Faster health deterioration among nail technicians occupationally exposed to low levels of volatile organic compounds.
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AbstractThe study has aimed at investigating the subjective assessment of an individual's health status and comparing the prevalence of selected work-related symptoms among nail technicians occupationally exposed to volatile organic compounds (VOCs) to the one among control subjects. Associations between occupational exposure to VOCs and the incidence of adverse health effects were also analyzed.
The study involved 145 female nail technicians and 152 control subjects. Data on the prevalence of adverse health effects was collected using the researcher- made questionnaire and then analyzed by means of survival analysis methods.
Only 22% of nail technicians as compared to 45% of control subjects described their current health status as "excellent" or "very good" (odds ratio (OR) = 0.4, 95% confidence interval (CI): 0.2-0.6, p < 0.00005). In general, 61% of nail technicians confirmed to have experienced any out of all symptoms considered in the study since the commencement of the job, which was significantly higher as compared to 17% of control subjects (adjusted OR = 2.8, 95% CI: 2.1-3.7, p < 0.0001). Estimated median length of the employment period free of investigated symptoms was significantly shorter among nail technicians as compared to controls (12 years vs. 33 years, p < 0.0001), consistent with almost 4-times increased hazard of the occurrence of such symptoms among the technicians (hazard ratio (HR) = 3.9, 95% CI: 2.7-5.7, p < 0.0001). Cox proportional hazard regression modeling revealed almost 5-times increased hazard of the occurrence of any symptoms among nail technicians exposed to higher levels of the mixture of VOCs as compared to those exposed to lower levels (HR = 4.9, 95% CI: 1-24.1, p = 0.05).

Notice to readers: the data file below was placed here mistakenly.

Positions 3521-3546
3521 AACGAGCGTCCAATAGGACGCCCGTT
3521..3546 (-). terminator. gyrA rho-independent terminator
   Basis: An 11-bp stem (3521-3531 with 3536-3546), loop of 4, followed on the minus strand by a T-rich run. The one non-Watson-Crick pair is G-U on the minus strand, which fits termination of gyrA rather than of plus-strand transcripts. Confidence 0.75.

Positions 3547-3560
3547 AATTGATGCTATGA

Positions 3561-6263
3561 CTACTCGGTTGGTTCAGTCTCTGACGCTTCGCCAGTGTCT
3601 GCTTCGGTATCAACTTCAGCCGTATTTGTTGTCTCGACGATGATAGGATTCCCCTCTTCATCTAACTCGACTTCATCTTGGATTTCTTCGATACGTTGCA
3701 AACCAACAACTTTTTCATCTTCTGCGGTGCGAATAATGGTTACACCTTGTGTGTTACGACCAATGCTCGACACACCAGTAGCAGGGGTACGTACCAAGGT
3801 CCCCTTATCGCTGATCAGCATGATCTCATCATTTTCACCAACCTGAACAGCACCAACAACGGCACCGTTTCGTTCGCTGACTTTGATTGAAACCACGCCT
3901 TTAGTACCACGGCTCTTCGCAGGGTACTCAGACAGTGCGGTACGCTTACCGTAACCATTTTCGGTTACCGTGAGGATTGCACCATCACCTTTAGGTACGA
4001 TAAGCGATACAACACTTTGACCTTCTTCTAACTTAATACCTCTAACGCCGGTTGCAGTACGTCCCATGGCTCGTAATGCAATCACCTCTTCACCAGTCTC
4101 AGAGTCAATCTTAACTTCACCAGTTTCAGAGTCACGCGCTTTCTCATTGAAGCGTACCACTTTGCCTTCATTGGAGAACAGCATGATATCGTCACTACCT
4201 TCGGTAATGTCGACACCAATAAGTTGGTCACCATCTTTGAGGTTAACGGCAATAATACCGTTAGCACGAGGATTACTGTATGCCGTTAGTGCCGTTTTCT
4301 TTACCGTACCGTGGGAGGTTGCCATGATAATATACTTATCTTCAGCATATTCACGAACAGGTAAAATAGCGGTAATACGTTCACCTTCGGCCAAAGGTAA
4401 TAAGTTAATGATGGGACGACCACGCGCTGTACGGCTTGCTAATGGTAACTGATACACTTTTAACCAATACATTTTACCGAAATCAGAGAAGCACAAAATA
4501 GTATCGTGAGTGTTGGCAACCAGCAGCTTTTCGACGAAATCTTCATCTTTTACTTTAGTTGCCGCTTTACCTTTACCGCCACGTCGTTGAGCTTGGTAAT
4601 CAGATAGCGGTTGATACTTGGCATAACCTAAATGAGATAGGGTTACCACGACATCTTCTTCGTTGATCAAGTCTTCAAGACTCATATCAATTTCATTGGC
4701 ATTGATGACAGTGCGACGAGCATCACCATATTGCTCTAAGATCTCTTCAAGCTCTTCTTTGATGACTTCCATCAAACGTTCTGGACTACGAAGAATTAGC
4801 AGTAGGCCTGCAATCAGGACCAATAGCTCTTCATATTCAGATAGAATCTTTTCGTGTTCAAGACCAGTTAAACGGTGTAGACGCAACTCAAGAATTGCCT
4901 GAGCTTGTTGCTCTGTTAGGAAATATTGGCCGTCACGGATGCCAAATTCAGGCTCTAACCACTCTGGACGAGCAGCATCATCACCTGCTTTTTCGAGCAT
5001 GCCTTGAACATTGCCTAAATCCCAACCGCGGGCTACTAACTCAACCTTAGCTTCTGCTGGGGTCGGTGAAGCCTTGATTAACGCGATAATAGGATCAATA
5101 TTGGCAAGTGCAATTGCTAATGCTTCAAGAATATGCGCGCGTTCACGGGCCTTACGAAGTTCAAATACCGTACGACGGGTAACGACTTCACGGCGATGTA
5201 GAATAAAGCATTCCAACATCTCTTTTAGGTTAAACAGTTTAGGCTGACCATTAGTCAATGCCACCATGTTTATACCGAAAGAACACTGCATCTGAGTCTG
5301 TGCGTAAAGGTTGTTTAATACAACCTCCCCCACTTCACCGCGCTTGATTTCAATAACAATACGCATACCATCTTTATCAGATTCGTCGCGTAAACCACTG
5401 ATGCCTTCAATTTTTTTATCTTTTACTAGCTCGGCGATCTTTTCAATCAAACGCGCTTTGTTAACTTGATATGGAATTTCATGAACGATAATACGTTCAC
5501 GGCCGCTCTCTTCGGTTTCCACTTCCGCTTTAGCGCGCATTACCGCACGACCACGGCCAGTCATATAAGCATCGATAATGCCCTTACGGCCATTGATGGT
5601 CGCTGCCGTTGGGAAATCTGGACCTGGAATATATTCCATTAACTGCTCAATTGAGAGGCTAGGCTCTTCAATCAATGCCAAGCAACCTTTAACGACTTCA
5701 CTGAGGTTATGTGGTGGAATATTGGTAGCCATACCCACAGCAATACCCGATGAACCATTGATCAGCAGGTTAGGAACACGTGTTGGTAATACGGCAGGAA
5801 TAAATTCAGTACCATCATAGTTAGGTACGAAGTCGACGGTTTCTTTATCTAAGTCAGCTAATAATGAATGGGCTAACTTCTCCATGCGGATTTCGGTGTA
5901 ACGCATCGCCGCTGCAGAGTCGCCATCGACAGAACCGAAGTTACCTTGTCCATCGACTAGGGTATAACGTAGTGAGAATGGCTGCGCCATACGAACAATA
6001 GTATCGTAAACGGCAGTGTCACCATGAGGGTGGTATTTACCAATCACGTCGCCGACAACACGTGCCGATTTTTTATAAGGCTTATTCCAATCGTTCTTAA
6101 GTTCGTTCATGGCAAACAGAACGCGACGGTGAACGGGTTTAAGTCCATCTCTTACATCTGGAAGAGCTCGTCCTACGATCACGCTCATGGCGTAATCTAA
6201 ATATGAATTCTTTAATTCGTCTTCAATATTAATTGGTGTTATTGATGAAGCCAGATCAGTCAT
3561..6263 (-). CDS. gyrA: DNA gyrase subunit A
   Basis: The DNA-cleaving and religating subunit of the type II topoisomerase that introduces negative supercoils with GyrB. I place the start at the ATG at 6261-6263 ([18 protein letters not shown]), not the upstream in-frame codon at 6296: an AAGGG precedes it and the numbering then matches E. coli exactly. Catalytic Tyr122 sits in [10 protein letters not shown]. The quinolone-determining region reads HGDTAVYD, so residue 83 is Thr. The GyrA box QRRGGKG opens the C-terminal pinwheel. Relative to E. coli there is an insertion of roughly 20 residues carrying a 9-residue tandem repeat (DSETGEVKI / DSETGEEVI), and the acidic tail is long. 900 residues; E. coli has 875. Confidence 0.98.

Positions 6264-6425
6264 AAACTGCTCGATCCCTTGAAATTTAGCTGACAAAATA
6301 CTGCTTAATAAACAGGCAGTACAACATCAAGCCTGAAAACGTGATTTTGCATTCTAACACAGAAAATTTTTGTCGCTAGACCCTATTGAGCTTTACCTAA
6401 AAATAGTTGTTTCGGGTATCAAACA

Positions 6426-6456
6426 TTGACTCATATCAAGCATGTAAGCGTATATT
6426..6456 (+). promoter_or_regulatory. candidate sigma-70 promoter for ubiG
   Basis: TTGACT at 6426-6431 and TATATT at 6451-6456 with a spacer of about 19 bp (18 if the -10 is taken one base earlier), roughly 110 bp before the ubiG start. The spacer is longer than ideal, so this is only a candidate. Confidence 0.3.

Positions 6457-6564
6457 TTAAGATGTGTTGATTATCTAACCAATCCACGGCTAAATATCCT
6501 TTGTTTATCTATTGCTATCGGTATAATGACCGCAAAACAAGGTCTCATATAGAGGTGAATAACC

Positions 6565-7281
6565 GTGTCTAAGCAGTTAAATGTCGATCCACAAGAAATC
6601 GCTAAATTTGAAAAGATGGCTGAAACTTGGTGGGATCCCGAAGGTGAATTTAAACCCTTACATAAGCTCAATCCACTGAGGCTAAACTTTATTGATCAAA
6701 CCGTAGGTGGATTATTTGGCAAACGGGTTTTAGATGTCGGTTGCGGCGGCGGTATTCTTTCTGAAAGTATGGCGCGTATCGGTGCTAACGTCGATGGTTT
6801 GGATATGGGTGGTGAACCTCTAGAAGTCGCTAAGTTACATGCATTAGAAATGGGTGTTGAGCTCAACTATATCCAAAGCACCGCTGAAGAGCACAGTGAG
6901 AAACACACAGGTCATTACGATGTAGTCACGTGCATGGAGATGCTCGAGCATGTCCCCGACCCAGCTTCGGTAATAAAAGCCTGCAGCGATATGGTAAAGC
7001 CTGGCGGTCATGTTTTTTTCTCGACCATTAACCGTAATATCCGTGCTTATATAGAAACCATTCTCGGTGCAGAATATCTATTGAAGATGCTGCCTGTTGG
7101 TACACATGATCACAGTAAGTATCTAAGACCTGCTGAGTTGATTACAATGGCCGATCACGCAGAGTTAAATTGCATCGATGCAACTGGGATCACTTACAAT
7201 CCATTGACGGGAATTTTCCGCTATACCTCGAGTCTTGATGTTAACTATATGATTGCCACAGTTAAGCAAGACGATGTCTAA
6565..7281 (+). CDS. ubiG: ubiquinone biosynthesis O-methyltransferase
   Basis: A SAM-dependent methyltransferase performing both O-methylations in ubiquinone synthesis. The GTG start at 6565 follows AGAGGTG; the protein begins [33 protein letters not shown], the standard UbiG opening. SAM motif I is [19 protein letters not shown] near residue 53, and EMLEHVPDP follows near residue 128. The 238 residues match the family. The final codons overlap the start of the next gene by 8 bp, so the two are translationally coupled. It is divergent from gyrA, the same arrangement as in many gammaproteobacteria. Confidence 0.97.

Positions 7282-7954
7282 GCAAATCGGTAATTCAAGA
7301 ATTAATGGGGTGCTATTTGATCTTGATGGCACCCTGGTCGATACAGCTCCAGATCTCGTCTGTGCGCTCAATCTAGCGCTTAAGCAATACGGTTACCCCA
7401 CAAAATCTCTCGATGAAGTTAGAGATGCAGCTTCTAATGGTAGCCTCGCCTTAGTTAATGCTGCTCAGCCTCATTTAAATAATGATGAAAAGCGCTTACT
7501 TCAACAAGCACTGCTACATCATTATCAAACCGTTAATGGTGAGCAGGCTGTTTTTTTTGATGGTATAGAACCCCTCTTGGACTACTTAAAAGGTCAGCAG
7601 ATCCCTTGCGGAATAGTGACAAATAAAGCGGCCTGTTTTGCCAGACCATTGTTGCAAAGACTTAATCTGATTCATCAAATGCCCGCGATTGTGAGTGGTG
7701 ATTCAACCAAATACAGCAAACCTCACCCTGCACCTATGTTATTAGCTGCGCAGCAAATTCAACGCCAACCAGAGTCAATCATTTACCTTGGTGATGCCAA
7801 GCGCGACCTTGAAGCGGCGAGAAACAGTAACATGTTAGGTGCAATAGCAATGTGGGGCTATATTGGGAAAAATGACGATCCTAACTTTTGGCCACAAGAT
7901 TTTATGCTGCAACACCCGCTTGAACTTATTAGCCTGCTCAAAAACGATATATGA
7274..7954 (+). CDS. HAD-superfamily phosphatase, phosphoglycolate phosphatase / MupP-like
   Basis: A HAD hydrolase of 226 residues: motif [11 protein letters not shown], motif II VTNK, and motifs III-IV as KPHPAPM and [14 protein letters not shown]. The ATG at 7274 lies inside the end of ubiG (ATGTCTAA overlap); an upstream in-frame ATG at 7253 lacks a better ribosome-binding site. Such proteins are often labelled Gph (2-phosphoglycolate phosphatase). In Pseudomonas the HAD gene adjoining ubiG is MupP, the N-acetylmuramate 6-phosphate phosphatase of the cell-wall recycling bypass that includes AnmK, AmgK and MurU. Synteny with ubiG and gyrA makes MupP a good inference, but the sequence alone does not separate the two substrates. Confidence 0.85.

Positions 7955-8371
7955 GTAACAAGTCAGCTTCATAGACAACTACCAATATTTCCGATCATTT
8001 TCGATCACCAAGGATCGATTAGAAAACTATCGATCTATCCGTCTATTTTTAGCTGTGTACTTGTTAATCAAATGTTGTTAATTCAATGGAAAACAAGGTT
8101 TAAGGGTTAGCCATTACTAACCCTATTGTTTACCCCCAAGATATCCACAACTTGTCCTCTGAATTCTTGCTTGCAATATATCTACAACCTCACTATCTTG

All outcomes combined together indicate that nail technicians are subject to faster health deterioration, which may be assumed to be caused by occupational exposure to low levels of VOCs. Int J Occup Med Environ Health 2017;30(3):469-483.
CitationInt J Occup Med Environ Health 2017, 30 (3):469-483
SponsorsFunding: the study was supported by the National Science Centre grant “Effect of genetic variability on oxidative stress biomarkers and DNA damage caused by occupational exposure in nail technicians” No. PB/2011/01/B/NZ7/04681 (grant manager: Peter Grešner, Ph.D.) and the Nofer Institute of Occupational Medicine fund “Effect of polymorphisms of DNA repair genes on level of DNA damage caused by occupational exposure in nail technicians” No. IMP 1.18/2013 (fund manager: Peter Grešner, Ph.D.).
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Except where otherwise noted, this item's license is described as Archived with thanks to International journal of occupational medicine and environmental health
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